Tits out for the (medical) lads. Or maybe not.
It’s all about boobs today as according to a new study, some women should have mammograms to detect for breast cancer more frequently than others, depending on their individual profiles and genetic chances of cancer. Just as women have varying breast sizes, they also have different propensities for developing cancer and therefore each woman’s strategy should be looked at individually.
At the moment, mammograms are given based on a woman’s age rather than her potential for the ‘c’ word. In recent years, this age-based approach has been subject to controversy as health experts contended the age=mammogram approach, recommending that some women require more frequent tests than others. Meaning that some women are having more than they should and some less, under the current standard.
The approach these health experts recommend is more complex and personalised, and involves looking at the individual risk factors of each woman independently such as breast density and her family history of cancers, along with age and lifestyle considerations.
Current protocol recommended by the medical experts and the American Cancer Society involves women having a breast screening every two years from the age of 40 onwards, regardless of whether there is a higher risk due to the patient’s family history. The Preventive Services Taskforce has previously suggested that women aged 40-49 should be screened depending on their families’ health history, and whether they are deemed personally at risk and that only women over 50 should have mammograms every two years regardless. The taskforce went on to say that the ‘over-screening’ of women deemed ‘unlikely’ to have cancer had not only a financial implication but also exposed these women to unnecessary radiation along with anxiety related to the test and its possible outcome.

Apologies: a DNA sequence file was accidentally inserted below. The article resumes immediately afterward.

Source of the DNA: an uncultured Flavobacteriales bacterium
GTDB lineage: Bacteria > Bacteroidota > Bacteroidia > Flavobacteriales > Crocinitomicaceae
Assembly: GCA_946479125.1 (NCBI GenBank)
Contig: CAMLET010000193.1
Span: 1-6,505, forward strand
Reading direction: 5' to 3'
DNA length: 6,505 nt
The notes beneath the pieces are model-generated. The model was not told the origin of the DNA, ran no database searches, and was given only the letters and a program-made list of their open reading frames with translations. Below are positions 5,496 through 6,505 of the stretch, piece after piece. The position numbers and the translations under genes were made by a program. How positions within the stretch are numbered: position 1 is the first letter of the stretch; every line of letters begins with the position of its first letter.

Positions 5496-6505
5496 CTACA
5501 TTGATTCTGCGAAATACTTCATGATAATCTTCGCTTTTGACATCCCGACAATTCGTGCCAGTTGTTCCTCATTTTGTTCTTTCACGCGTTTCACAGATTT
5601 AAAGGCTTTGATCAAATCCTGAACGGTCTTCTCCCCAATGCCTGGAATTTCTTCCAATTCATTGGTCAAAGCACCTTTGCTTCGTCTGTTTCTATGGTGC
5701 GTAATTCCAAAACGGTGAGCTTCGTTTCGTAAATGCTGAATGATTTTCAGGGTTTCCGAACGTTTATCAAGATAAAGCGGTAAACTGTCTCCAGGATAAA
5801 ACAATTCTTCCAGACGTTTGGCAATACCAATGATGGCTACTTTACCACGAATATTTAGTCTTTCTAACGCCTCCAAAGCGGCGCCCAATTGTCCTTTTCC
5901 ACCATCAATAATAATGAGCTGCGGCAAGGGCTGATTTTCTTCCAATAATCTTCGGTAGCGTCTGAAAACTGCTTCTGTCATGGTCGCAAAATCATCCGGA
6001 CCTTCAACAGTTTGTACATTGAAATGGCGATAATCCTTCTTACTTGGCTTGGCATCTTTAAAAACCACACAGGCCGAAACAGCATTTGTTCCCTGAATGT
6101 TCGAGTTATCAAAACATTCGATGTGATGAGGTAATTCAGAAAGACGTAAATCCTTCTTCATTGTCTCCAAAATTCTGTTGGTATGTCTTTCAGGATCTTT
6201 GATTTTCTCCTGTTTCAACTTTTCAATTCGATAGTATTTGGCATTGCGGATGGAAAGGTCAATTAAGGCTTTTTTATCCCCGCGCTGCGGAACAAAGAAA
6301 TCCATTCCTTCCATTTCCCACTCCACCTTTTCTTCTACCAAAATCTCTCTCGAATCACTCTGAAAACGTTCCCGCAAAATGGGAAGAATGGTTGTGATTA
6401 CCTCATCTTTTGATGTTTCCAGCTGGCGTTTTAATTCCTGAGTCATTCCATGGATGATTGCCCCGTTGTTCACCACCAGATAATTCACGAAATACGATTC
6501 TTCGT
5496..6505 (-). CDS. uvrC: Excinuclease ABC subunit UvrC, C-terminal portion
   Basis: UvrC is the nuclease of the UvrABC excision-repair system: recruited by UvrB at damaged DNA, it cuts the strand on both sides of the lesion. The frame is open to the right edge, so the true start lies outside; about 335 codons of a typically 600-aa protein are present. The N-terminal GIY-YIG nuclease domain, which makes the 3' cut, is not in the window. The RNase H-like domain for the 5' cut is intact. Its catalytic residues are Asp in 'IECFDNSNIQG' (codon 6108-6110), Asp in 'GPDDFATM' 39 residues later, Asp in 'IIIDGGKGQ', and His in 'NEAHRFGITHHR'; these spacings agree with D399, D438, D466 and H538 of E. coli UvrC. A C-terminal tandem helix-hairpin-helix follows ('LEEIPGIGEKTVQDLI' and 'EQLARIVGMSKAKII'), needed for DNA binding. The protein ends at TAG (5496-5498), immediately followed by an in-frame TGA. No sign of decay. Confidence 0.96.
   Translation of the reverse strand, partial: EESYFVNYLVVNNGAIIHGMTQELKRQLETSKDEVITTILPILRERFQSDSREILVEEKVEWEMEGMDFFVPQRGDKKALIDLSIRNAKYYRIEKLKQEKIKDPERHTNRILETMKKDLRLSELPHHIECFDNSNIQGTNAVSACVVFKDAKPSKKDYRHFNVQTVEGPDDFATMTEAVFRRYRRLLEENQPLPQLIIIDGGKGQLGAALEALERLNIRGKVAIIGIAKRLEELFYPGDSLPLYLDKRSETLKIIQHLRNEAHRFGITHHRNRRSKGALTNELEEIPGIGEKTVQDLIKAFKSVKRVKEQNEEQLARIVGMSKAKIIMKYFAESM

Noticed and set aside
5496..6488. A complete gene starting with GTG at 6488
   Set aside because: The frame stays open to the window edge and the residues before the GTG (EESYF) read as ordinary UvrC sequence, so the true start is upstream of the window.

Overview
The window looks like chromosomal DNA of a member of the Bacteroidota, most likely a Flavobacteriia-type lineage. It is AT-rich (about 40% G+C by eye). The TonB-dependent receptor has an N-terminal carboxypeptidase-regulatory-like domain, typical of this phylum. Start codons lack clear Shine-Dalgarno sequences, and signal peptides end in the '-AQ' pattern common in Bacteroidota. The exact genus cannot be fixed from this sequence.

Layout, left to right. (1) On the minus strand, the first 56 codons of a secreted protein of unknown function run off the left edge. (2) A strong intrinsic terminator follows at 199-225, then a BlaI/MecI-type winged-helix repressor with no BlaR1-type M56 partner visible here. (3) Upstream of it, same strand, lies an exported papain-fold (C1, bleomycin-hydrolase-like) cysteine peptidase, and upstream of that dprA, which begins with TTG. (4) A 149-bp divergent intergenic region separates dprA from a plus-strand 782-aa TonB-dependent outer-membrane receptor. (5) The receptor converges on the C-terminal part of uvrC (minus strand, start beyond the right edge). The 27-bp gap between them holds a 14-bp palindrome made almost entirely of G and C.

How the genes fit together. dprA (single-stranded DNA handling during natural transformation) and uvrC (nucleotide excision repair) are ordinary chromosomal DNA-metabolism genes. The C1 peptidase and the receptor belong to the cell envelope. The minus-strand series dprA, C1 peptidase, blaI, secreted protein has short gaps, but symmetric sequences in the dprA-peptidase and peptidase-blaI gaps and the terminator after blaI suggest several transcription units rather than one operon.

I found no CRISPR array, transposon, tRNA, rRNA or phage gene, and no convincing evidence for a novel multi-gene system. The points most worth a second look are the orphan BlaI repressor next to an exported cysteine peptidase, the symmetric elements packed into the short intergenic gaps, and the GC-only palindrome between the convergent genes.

Research has shown that the denser the breast tissue, the less fat and the higher the risk of cancer. The study itself involved a computer model that was able to compare the health benefits and costs of women who had mammograms every year, against those that undertook them every two, three, four years or had never undertaken one. The computer model was also able to look at the risk factors of the individual and assumed six different outcomes such as healthy, cancer potential and, the least popular, death.
The study looked at how many additional mammograms would be necessary over a decade to prevent a single death from breast cancer in those undertaking the screening every year or less .
Doctors may choose to move to a more personal approach or they may wait for guidelines from medical organizations to be published. The new recommendation would necessitate more in depth consideration of each patient and would require more administration than the current method.
Keep your bouncers healthy with a diet low in animal protein and animal fats and high in fruits and vegetables. Is that Big Mac and milkshake really worth losing a tit for?
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